In this intensely conservative culture, heated struggles have taken place over repeated attempts to abolish traditional female clothing, principally the hijab. Some bold women removed the veil. A few brave ones even wore miniskirts, and some of them were attacked in the streets. There have been debates about the hijab in many countries. What is unique to Afghanistan, and of most personal interest to me, is Bonyhany’s discussion, in Chapter 17, “A Fact of Life,” of the creation of a novel art form, war rugs. The weavers, who were accustomed to making pictorial carpets, decorated the rugs with images first of Soviet bombers, grenades, helicopters, and tanks and then, more recently, of US weapons; still other rugs depict the 9/11 attack on the World Trade Center. The homeless Afghan refugees who moved to Pakistan had one exportable skill, carpet making. And so in what Bonyhady calls “a remarkable cultural flowering” the women and their children made these war rugs to sell to foreigners. A traditional art form was thus updated in response to these brutal invasions. They were exported and collected by the Soviets, and then by American and European collectors.  

Most contemporary political art, in the West as in the Muslim-majority world, is made by specific individual artists, who usually offer a critical point of view. War rugs, however, are woven by anonymous children and women, who represent the deadly machines apparently without taking a political position toward the Russian and American invasions. The weaponry is rarely pictured in use, nor do the weavers portray the bloody brutality of war. It may seem obvious that the rugs are antiwar artworks. They show the imported military machines from the viewpoint of their victims, integrating the deadly weapons as a recurring motif. But right-wing American gun enthusiasts associated with Soldier of Fortune collected them thanks to publicity in that journal.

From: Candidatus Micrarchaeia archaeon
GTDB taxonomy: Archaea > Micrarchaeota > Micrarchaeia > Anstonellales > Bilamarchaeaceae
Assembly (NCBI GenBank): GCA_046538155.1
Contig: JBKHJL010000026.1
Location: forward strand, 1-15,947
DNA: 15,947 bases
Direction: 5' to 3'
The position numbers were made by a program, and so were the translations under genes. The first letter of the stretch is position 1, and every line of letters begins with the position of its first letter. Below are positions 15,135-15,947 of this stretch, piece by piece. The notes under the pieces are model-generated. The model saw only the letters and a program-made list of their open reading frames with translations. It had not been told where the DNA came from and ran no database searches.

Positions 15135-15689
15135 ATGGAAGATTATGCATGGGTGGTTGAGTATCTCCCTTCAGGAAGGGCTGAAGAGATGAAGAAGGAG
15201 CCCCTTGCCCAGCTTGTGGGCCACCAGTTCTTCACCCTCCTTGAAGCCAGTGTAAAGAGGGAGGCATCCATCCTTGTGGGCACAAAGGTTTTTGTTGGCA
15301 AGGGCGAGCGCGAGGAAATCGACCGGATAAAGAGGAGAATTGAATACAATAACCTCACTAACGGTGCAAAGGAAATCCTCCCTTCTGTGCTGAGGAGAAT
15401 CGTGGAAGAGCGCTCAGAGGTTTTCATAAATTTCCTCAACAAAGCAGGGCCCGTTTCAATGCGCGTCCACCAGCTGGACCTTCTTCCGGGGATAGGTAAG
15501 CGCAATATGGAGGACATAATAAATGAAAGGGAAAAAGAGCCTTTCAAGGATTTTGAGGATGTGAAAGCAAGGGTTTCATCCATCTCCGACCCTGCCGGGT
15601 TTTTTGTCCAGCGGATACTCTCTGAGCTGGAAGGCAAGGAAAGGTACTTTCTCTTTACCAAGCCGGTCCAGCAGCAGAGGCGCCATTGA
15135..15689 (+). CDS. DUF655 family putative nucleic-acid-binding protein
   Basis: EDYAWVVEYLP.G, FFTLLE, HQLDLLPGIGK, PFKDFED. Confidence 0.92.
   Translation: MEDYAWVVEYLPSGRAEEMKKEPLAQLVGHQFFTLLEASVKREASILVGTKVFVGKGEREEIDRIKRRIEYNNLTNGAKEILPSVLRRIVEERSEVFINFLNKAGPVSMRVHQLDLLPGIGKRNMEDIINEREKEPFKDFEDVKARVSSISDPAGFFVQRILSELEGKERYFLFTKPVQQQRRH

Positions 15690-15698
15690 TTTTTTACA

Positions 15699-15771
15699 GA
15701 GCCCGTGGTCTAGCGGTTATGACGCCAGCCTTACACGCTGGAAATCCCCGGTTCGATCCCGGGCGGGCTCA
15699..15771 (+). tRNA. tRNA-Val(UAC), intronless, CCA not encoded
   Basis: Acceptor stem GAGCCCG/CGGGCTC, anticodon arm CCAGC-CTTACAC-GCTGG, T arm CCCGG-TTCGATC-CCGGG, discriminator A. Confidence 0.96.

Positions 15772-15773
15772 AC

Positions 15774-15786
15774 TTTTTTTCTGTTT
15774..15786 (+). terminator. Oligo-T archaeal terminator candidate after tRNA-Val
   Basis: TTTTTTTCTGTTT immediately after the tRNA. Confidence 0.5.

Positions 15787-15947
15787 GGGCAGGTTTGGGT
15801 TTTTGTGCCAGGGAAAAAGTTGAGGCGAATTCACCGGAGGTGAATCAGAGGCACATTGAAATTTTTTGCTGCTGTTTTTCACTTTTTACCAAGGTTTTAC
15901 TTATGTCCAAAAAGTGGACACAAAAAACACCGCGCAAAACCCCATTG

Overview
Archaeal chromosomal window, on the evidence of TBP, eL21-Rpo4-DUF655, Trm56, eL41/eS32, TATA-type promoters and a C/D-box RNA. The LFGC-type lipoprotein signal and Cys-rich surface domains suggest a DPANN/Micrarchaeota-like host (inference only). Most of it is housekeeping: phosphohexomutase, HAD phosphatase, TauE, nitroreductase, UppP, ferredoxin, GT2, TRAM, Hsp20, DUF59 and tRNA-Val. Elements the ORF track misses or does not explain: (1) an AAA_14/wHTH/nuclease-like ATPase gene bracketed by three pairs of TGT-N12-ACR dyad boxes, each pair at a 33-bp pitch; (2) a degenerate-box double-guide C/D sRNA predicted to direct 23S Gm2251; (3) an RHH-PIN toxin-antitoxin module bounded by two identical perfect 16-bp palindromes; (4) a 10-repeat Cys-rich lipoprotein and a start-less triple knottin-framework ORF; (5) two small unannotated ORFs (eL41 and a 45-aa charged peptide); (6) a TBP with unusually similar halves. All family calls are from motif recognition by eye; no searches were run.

The plausible assumption is that these carpets were made for an export market. No individual artists are identified in the book, nor does it suggest what they might have thought of these weapons.

Traditional carpets can be like an oasis in the desert. Lie down and you can imagine reclining in the luxurious growth of a lush garden, surrounded by lavish greenery. These decorative textiles are often soothing to the eye and touch. In contrast, a war rug takes people into a combat zone, as if the fighting in Afghanistan has come home to haunt us. Unless you are an arms merchant, that scene is unlikely to be soothing. Here, then, we see the unhappy, incomplete modernization of Afghanistan, artworks with up-to-date imported subjects made using traditional skills. If they are relatively inexpensive, that’s because the weavers are so poorly paid for their intensive hand labor. Among the book’s 21 illustrations is a photograph taken on May Day, 1972. It shows a sign next to miniskirted Afghan women with the caption, “Let us walk towards peace, democracy and social progress.” That remains a utopian vision.

Two Afternoons in the Kabul Stadium: A History of Afghanistan Through Clothes, Carpets and the Camera by Tim Bonyhady (2021) is published by Text Publishing and is available online and in bookstores.